HomeSportsNotre Dame & Oklahoma Arguing Over Who Started ‘Play Like a Champion Today’ Sign Tradition

Notre Dame & Oklahoma Arguing Over Who Started ‘Play Like a Champion Today’ Sign Tradition

by Thad Mitchell
Mandatory Credit: Jonathan Daniel/Allsport

Two college football powerhouses, Notre Dame and Oklahoma, are both staking claim to a popular motivational phrase.

“Play like a champion today” is the last thing the Notre Dame Fighting Irish sees before taking the field. The phrase is etched into a wood slab and hangs inside the team’s home stadium. It is a long-held tradition that each Notre Dame player touches the sign before heading onto the field of play. The simple slogan has become very popular and other teams use it as well to ramp up motivations.

The tradition was believed to have been established first at Notre Dame under the guidance of legendary coach Lou Holtz in 1986. Holtz had the slogan placed inside the tunnel that the team runs out and onto the field. The players slap the sign as a reminder that they are to play like champions each and every game. To not touch the sign as a player runs through the tunnel is a college football sin. The pregame ritual gained national attention in 1988 during the Fighting Irish championship season.

Now, however, some are questioning if the Notre Dame Fighting Irish is really the first team to utilize the slogan. College football historian and ESPN writer Dave Wilson recently wrote a piece on the origin of the “Play Like a Champion Today” origin. He notes that it is the Univerity of Oklahoma Sooners who first used the slogan in 1947 or 1948.

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Barry Switzer, former head coach of the Oklahoma Sooners football team, says the sign was in place when he began coaching in 1966.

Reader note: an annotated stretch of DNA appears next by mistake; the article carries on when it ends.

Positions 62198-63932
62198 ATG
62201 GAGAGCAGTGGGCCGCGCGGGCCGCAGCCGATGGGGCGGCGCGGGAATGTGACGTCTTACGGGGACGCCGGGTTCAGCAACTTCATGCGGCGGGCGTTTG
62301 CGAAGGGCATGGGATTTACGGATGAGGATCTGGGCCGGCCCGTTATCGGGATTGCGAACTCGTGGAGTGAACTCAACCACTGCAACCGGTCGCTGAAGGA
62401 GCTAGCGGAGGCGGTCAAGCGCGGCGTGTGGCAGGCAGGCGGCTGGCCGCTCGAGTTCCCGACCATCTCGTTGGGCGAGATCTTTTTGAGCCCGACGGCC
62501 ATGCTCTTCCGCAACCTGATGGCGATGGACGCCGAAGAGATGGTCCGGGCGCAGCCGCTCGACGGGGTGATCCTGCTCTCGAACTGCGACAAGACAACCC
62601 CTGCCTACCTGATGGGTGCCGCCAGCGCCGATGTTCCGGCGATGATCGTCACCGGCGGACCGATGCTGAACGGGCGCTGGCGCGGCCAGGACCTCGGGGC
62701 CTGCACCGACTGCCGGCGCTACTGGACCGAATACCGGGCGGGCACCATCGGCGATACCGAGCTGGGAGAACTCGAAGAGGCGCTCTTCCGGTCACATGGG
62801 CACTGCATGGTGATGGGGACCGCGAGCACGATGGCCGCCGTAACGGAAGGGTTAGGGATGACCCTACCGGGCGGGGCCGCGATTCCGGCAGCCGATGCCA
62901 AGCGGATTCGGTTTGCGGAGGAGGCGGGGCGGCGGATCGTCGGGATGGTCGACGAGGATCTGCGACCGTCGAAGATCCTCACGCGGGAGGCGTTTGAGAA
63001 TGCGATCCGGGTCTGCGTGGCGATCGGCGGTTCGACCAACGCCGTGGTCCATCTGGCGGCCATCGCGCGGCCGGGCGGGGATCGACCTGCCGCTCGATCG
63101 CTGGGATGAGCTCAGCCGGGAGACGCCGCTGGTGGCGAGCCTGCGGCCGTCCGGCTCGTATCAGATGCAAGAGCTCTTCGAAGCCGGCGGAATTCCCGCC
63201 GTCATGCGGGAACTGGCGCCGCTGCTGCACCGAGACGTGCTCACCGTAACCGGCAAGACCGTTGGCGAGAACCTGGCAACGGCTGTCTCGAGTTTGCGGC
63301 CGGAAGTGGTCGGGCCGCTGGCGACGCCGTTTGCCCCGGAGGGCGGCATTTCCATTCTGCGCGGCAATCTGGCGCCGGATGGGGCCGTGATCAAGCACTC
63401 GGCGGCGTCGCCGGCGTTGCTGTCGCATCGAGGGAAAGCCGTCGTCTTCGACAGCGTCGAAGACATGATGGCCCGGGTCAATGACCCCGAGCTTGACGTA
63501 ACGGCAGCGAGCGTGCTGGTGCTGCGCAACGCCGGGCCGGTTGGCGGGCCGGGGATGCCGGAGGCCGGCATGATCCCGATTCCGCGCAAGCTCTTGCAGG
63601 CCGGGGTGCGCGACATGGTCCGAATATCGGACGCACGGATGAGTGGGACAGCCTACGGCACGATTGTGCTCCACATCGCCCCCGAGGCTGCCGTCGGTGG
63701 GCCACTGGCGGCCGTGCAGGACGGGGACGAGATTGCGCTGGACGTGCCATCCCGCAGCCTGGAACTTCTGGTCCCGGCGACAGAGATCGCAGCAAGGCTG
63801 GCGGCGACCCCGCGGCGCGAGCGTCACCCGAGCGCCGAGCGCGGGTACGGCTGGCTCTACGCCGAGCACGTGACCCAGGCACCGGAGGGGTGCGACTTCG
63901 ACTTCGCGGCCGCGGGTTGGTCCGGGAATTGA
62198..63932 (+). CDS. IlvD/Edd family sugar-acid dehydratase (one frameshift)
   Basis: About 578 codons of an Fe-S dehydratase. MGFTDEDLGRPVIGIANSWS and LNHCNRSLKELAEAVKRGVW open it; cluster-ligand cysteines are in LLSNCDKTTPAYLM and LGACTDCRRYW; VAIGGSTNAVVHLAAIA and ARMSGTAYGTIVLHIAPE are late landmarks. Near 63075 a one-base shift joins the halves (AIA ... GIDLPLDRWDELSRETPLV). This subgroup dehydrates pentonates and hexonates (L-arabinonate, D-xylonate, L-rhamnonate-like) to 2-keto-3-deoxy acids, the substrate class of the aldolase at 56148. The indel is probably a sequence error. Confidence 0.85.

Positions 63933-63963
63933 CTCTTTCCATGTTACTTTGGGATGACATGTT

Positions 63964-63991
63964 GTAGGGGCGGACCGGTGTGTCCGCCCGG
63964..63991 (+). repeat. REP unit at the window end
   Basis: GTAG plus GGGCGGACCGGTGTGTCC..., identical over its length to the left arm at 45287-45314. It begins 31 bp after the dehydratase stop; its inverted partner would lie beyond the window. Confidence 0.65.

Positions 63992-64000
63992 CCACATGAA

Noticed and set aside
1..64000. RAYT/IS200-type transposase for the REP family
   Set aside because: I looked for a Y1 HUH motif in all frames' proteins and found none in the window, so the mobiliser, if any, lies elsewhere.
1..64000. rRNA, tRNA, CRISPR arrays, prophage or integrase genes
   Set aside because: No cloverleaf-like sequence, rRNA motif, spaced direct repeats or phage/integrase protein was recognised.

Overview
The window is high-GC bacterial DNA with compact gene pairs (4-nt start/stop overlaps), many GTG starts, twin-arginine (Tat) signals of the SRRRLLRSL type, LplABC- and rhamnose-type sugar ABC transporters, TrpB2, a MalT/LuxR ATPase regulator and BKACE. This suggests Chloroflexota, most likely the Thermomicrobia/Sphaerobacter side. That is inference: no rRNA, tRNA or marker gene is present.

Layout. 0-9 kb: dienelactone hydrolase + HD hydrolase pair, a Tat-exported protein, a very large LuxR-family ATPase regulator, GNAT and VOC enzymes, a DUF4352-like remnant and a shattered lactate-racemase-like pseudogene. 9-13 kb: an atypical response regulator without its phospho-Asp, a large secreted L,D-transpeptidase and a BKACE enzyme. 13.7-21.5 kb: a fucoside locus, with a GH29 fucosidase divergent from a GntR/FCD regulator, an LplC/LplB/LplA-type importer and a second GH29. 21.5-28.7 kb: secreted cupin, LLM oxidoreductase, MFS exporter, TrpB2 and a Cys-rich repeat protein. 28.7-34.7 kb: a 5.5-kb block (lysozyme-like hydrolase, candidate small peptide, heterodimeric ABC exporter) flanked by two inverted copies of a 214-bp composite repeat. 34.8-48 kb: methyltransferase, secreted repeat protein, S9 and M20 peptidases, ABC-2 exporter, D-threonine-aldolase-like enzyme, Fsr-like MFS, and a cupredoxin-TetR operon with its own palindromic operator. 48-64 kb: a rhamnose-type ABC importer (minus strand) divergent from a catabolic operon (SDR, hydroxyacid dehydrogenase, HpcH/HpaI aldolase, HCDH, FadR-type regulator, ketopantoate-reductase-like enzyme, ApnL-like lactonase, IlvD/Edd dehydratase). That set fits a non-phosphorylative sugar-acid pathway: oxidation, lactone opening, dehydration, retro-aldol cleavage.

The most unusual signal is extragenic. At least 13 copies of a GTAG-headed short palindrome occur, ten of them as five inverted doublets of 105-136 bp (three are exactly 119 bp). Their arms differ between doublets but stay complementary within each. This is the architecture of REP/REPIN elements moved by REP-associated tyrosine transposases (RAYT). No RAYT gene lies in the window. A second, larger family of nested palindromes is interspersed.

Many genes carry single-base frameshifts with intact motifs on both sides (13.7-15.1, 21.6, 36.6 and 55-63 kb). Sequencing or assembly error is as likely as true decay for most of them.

“I came here in the ’60s and it was already up,” Switzer says. “The ’50s players said Bud put that up. Every time the players went to the practice field, the game field, whatever, they had to go underneath that sign.”

While it may have been Oklahoma that first used the slogan and sign, it is Notre Dame that made it famous. During the team’s national title run in 1988, television crews placed a camera in the tunnel to show the players slapping it. That camera is still there and the team is often shown before games going through the tradition.

“It’s sort of become synonymous with Notre Dame,” Holtz said recently. Revered as one of the greatest college coaches of all time, Holtz coached the Fighting Irish from 1986 to 1996. Switzer, who spent most of his career with Oklahoma, is also considered a coaching great.

Of course, the best way to settle this beef would be for the two teams to play each other and settle it on the field. It doesn’t seem like that will be happening soon but you can bet both teams would play like champions.